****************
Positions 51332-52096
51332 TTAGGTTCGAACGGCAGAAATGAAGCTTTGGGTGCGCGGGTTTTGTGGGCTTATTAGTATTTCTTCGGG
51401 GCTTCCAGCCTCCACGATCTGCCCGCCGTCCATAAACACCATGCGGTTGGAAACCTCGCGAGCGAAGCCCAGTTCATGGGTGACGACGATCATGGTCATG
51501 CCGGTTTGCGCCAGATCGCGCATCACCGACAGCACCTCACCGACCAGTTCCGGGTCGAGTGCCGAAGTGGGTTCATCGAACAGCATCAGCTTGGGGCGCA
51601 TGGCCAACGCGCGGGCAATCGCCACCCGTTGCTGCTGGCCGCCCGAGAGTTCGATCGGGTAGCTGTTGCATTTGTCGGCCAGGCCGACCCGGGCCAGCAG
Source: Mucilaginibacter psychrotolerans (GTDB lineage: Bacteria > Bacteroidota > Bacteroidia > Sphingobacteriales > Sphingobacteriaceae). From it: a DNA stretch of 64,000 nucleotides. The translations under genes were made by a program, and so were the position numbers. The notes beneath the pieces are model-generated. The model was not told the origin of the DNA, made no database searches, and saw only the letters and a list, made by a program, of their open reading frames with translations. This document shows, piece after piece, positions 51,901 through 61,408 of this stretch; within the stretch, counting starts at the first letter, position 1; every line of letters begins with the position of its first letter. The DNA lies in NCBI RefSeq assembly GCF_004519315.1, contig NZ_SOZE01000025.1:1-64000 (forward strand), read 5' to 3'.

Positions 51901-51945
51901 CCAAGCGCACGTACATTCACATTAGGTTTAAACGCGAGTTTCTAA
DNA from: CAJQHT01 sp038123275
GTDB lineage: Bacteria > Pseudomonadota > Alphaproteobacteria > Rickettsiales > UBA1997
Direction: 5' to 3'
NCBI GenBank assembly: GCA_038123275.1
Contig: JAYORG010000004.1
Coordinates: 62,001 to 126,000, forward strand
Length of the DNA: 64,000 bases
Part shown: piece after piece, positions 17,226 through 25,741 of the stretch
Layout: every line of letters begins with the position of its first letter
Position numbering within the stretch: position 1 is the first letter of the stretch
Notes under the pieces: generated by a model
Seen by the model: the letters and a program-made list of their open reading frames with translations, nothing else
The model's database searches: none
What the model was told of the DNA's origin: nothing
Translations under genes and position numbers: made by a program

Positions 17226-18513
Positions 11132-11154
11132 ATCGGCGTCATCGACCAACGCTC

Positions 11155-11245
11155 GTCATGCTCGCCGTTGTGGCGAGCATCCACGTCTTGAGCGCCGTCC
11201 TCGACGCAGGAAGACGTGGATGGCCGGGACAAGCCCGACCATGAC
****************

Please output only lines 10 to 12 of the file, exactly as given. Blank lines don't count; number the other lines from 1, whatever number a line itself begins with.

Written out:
GTDB lineage: Bacteria > Pseudomonadota > Alphaproteobacteria > Rickettsiales > UBA1997
Direction: 5' to 3'
NCBI GenBank assembly: GCA_038123275.1